State of emergency declared in parts of Belize

March 27, 2024 in Regional

The Commissioner of Police, Chester Williams, has welcomed the decision by Governor General, Dame Froyla Tzalam, to declare a state of emergency (SOE) in southside Belize City and specific sections of the Cayo District, insisting however that it should not be regarded as an admission of defeat by the police in dealing with the crime situation.

The SOE will remain “in force for a period not exceeding one month; but may be extended from time to time by a resolution passed by the National Assembly for further periods”.

It comes amid an upsurge in gang related activity.

Speaking to reporters, Williams dismissed suggestions that the SOE is contravention of the human rights of citizens in the area.

“I have never heard the government being critical of it. I’ve heard that the SOE must be used as a measure of last resort. I don’t think that any reasonable Belizean would ever say that the government and the police are not doing enough,” Williams said, noting that there are programmes geared towards helping young people get out of the life of crime.

“We are doing interventions. They are given employment opportunity. So the truth is that the government and the police are trying but again, we all know that there are going to be those persons who will not want to live a peaceful life and may continue to live that violent lifestyle.

“And so the SOE is geared at going after those persons. The amount of persons we expect to be detained from the SOE is not a huge number. It’s going to be a small number of persons because we just want to be able to pluck out the bad seeds,” he said.

He insisted that the human rights of those persons are not being violated.

“Which rights is more important? The rights of 50 persons who hold the country, the city hostage? Or the rights of 50 people? Over 140,000 in a city or the rights of 400,000 people. We have to strike a balance and I’m sure that some human rights activists are going to agree that as a part of human rights, we have to look at the greater picture to see if we’re going to allow these people whose right we believe should be protected to continue to extinct themselves.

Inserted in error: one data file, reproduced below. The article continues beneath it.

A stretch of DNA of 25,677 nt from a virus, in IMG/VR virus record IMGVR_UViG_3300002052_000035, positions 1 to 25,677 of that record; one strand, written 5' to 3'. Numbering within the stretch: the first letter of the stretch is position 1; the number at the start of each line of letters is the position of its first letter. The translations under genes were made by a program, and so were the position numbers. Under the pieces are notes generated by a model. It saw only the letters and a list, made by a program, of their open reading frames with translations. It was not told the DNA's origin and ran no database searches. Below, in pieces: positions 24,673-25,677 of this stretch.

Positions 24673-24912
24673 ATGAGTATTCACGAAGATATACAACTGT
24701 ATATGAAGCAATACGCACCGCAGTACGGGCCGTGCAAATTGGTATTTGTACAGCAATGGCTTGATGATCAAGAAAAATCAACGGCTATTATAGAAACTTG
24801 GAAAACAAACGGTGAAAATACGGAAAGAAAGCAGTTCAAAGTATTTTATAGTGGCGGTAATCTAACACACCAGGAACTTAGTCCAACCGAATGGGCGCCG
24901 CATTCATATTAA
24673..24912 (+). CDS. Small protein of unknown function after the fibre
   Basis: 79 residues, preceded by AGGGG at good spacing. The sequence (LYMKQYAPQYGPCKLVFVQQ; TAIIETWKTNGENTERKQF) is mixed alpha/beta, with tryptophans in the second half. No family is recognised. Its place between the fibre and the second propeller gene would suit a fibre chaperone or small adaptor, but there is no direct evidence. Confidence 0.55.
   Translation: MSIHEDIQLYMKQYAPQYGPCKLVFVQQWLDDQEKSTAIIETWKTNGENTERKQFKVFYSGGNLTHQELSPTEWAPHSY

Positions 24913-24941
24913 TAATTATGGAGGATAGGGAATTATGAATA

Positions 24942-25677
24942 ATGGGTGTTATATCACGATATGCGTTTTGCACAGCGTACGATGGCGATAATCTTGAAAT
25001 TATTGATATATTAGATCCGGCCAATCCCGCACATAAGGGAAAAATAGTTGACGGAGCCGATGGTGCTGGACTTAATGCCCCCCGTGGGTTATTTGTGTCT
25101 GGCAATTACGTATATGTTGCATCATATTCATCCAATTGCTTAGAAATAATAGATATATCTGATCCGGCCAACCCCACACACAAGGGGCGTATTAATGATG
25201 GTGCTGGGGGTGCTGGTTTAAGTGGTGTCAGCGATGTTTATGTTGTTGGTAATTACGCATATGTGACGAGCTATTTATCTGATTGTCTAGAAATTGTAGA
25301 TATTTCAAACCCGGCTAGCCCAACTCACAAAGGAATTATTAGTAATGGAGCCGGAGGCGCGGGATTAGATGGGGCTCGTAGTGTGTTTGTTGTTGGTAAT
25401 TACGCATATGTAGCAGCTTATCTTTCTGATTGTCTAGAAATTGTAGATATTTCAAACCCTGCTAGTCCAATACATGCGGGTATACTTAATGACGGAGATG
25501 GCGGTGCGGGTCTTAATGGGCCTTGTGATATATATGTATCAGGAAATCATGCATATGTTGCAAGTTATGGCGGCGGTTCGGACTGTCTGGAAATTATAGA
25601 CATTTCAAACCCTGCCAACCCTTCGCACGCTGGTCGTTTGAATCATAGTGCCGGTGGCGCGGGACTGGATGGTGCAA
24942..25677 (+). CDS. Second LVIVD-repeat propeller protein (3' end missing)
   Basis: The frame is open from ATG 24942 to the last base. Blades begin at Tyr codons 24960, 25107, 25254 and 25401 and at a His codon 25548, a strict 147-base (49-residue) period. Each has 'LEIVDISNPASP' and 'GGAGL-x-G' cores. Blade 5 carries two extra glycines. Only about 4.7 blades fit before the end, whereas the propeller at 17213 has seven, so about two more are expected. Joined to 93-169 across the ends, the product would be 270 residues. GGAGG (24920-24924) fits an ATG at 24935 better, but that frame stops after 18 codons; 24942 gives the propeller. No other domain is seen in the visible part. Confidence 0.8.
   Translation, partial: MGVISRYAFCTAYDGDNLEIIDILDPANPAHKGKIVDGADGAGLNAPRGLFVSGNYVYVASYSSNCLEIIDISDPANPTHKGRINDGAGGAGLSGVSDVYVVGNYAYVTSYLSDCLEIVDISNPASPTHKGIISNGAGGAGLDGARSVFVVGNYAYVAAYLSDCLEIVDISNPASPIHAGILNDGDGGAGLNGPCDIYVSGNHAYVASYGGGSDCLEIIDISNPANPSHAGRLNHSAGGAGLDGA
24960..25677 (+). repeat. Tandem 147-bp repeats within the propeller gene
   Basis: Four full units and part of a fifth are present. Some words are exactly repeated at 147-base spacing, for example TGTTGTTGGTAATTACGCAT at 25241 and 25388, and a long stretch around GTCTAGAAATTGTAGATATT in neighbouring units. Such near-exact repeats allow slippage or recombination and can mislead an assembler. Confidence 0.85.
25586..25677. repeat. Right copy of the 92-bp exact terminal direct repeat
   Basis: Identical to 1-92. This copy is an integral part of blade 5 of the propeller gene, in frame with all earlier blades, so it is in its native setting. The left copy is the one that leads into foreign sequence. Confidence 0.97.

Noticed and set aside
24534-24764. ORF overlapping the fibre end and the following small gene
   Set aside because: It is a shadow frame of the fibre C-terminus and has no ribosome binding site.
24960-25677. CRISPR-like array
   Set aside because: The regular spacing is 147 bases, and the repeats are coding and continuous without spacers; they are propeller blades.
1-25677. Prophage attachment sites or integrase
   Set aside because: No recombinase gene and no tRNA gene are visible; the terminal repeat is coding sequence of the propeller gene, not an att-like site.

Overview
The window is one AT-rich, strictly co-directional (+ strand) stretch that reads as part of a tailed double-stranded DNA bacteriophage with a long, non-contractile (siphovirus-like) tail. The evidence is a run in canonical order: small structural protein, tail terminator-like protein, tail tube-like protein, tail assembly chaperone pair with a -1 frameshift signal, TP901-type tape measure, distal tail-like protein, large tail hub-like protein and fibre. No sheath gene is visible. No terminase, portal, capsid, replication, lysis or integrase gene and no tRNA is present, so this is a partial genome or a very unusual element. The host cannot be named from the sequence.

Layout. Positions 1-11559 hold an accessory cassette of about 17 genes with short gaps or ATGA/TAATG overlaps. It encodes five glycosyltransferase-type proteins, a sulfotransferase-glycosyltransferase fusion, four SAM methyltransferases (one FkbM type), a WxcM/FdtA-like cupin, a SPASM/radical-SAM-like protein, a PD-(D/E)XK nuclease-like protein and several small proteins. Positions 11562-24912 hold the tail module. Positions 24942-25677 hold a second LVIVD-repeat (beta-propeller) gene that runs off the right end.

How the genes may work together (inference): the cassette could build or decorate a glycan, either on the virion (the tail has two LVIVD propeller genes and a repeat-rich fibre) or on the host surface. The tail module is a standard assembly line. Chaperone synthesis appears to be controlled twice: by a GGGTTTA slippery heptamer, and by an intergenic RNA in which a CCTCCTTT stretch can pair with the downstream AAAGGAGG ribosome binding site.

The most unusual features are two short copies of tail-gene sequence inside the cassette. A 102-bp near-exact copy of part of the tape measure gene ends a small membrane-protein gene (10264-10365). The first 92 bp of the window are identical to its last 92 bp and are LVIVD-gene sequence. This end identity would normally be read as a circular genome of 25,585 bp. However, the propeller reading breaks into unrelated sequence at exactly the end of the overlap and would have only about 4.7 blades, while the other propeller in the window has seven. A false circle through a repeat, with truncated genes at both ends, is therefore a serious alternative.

“I think that if we allow the extinction to continue, then we will be in breach of human rights norms because we are seeing a trend and we just allow it to continue. The fact that we step in and do the SOE, so get them to have a pause and to rethink, I think goes in line with maintaining human rights norms.”

The Police Commissioner said that he does not believe that the SOE is an admission of defeat by the police.

“To say a failure of the police, what does the police have to deal with? The police have to deal with the failure of society. You’re brothers, you’re children, your uncles, those persons who choose to live a violent lifestyle.

“They’re raised in their respective homes and they turn out to be what many families do not desire them to have become, but that’s how they become. And so the police have to end up dealing with those persons. And yes, the country is huge. We all have a certain number of police officers. We can’t tag police to every criminal to make sure that we babysit them, that they don’t go and commit crime,” he said.

Williams said he believes that the police have been doing “fairly well in making sure that we, we police the entire country in the most peaceful way that we can and try to make people feel comfortable.

“When we have parents who are condoning what their children is doing, it is going to create problems. And already we are seeing where parents are calling, my son not this, my son not that, when in fact they know they pikney shoot gun. Right, but the minute the child is dealt with by the police, the parents want to come forward and swear for their children, we have to be real,” Williams said.